“You are rich if you have enough money to satisfy all your desires. So there are two ways to be rich: You earn, inherit, borrow, beg, or steal enough money to meet all your desires; or, you cultivate a simple lifestyle of few desires; that way you always have enough money.”
Dan Millman – Way of the Peaceful Warrior
I am writing this on a day of wielding a strong will. As we get closer and closer to a full time van life, I am looking to radically downsize and get rid of possessions. While in this mode, my mind wandered back to the above quotation from “The Way of the Peaceful Warrior” by Dan Millman originally published in 1980. It was somewhere towards the end of the 80s before a great friend had recommended I read this book. Not only was the book very powerful, it was this quote that has stuck with me all these years.
I cannot imagine a more succinct way to express what we are working towards – A simple lifestyle of few desires so that we don’t need so much money.
I find myself drawn towards simplicity and have so for many years; however, I have also managed to maintain a life of way too much stuff, clutter, and difficulty in letting go.
Have You Heard Of The 100-Thing Challenge?
The 100-Thing Challenge is a thought provoking read by Dave Bruno.
I think that, outside of some natural disaster taking all my possessions from me, I would find it close to impossible to get down to 100 things without making sacrifices I wouldn’t want to.
I haven’t even finished with getting rid of stuff for the day, and I already have 175 items that I have put into boxes for donation, listed for sale, or thrown away. This is all from my office space which is approximately 100 square feet. The very idea of getting down to 100 items in my office alone seems daunting. The reality that our van will probably be less than 100 square feet for both of us is pushing me to get rid of things I couldn’t just in the last year or so.
What are some of the items I previously couldn’t get rid of? Concert t-shirts from 30+ years ago that wouldn’t fit and were well worn, but they were from shows that I had such fond memories of. Children’s books that I won’t read, and we will not be having any children, so I am not sure what the point in keeping them was. Those books I have set aside to see if Pattie’s friends with children might want.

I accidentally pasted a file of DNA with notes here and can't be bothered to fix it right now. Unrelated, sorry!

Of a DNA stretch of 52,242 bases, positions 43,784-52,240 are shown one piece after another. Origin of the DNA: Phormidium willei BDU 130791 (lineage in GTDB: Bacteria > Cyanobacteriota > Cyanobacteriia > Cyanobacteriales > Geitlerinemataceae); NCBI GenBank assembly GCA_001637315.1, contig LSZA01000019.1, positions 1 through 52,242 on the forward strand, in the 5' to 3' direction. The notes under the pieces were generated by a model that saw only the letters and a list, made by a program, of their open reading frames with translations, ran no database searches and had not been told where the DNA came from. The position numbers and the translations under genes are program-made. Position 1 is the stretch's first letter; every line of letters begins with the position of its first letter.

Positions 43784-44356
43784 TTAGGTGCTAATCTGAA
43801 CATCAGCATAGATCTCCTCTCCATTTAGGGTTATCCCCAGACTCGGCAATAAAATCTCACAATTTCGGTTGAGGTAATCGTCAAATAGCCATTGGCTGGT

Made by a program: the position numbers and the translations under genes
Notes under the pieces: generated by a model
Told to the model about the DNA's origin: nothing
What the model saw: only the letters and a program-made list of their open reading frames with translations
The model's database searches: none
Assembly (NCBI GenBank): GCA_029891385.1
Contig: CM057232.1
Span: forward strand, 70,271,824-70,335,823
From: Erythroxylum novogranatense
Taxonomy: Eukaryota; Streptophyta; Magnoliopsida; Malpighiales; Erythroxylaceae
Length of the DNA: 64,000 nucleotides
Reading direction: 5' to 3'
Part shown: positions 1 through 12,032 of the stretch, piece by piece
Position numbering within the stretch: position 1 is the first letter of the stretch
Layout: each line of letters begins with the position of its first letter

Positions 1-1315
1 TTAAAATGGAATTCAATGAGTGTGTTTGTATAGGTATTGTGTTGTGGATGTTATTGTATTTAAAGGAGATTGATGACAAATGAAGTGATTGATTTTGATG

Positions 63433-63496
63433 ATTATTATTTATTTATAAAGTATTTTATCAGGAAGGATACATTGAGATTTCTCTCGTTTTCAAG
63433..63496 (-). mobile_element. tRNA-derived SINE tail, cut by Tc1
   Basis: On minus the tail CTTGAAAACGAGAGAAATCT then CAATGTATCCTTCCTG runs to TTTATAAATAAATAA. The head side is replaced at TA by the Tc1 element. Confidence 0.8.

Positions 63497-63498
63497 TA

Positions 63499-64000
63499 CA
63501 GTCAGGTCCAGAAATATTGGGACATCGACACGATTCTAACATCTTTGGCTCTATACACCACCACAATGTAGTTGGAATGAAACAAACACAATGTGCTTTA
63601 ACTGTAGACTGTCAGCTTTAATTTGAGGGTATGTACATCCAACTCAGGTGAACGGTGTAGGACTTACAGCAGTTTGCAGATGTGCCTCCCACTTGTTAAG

Is There Really A Correct Number Of Possessions?
I have to admit that I find the concept quite compelling, but then again, I have a difficult time understanding the “rules.” If you count a library as 1 item, then there was a time when I had a few thousand books. Now I have maybe 50, and I am constantly acquiring more as well as constantly thinning them. With books I have tried to use the Peter Walsh method – define the bookshelf space you are dedicating to books and have no more than will fit there.
I think the idea of a specific number may be very close to our current challenge of a small fixed space, it forces you to make some decisions that you likely wouldn’t otherwise.
The Bottom Line & Where Are We Headed
In scanning a number of pages after Googling “how many items are in the average american household,” it appears the answer is 300,000 and I am not even slightly surprised.
I have been trying to declutter for years with varying degrees of success and falling back into old patterns. After combining 2 homes together with my wife a few years back, we have been attempting to get rid of stuff ever since. We have thrown stuff away, given stuff away, had a few yardsales, sold stuff, and donated to thrift stores. I still constantly feel like we have far too much crap.
It will be interesting to see where we are with the process at year end as that was the goal I had set for myself at the beginning of the year, and now time is running out. Also, our van is really taking shape and we are closer to really having a feel for what will and will not work in our van.
Are your possessions serving you, or are you working for your possessions?
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